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    • EVS
    • worldview or paradigm
    • shapes the way an individual or group perceive and evaluate environmental issues
    • shaped and influenced by inputs (education, culture, media...)
    • outputs (perspectives, decisions, actions)
    • three types
  1. society
    • group of individuals
    • common characeristics
  2. social systems
    • different types (class, democratic..)
    • flows of information, ideas, people
  3. Range of EVS
    technocentric, anthropocentric, ecocentric
  4. technocentric
    • technology is the solution
    • pro-growth agenda
    • optimistic view
    • encouraged scientific research
    • nature is controlled, manipulated, changed
    • cornucopian
  5. anthropocentric
    • sustainable management
    • taxes, regulations, legislation, agreements
    • encouraged debate
  6. ecocentric
    • holistic ideal
    • nature is central to humanity
    • less materialistic approach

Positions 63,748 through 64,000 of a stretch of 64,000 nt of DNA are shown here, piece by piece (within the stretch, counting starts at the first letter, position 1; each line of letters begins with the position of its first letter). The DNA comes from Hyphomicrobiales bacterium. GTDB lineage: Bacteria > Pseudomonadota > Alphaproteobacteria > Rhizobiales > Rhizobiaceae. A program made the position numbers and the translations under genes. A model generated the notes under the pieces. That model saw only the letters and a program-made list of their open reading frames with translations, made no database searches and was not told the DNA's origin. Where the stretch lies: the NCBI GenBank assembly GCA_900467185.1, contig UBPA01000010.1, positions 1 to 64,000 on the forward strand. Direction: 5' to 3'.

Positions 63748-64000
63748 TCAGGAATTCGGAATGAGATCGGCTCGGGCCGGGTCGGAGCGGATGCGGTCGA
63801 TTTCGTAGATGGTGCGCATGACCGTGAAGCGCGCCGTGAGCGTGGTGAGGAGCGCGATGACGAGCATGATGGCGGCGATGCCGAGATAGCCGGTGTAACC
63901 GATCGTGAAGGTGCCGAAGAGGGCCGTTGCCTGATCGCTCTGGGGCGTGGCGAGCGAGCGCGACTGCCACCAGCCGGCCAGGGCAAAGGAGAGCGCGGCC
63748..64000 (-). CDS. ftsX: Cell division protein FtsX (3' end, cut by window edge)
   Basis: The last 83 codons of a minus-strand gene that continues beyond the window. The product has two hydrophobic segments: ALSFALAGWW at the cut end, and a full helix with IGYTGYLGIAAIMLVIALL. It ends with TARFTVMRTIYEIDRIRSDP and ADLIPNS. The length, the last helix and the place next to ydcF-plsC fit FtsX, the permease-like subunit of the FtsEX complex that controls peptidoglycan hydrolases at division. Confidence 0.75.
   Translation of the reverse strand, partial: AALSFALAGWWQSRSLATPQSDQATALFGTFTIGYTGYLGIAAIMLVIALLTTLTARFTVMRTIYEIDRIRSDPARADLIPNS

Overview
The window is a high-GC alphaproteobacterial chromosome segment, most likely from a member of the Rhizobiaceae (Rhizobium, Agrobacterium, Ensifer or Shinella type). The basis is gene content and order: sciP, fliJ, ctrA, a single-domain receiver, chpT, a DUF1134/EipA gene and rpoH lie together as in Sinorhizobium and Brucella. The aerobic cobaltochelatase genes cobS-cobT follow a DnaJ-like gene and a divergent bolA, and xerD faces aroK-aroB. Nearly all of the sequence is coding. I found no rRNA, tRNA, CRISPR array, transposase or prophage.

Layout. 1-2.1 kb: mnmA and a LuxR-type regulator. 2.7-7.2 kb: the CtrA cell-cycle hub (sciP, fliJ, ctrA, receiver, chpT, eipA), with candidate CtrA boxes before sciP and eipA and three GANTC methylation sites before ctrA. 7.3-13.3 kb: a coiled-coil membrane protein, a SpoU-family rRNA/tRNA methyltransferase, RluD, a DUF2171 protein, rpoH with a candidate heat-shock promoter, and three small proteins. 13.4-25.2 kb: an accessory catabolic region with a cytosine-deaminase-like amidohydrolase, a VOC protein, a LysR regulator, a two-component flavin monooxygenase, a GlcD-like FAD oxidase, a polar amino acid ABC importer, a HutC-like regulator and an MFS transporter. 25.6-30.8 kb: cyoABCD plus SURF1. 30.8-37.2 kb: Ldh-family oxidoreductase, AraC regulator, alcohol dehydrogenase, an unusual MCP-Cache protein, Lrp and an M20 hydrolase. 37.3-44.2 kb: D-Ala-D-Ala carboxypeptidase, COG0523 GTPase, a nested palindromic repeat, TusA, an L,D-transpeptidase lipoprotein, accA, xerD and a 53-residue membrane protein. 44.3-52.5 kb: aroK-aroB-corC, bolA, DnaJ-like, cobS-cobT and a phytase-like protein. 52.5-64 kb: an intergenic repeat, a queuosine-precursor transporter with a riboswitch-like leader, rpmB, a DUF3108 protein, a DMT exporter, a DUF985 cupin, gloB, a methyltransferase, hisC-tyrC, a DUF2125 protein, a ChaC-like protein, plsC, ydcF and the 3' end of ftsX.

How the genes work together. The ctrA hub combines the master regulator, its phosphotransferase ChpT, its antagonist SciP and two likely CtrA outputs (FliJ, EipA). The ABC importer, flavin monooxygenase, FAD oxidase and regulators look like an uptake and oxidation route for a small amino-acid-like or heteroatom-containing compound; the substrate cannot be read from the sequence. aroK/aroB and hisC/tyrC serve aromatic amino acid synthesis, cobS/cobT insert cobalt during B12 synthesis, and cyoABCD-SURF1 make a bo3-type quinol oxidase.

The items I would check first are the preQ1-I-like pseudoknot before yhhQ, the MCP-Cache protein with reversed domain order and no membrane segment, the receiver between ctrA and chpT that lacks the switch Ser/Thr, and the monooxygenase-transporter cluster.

• greater self-sufficiency
    • biorights
    • importance of education
    • self-restraint
    • deep ecologist
  7. deep ecologist
    • intrinsic value of nature
    • ecological laws dictate human morality
    • biorights
  8. intrinsic worth
    inherent worth irrespective of economic considerations
  9. system
    an assemblage of parts and the relationships between them which constitute an entity or whole
  10. systems approach
    visualization of a complex set of interactions
  11. reductionist approach
    • systems are divided into parts
    • each part studied separately
    • ignores the way a system functions as a whole
  12. holistic approach
    system studied as a while
  13. biosphere
    part of earth inhabited by organisms
  14. bioms
    ecosystems with similar climate (tundra, rainforest)
  15. storages
    where matter/energy is stored
  16. flows
    • inputs and outputs of energy and matter
    • transfers and transformations
  17. transfers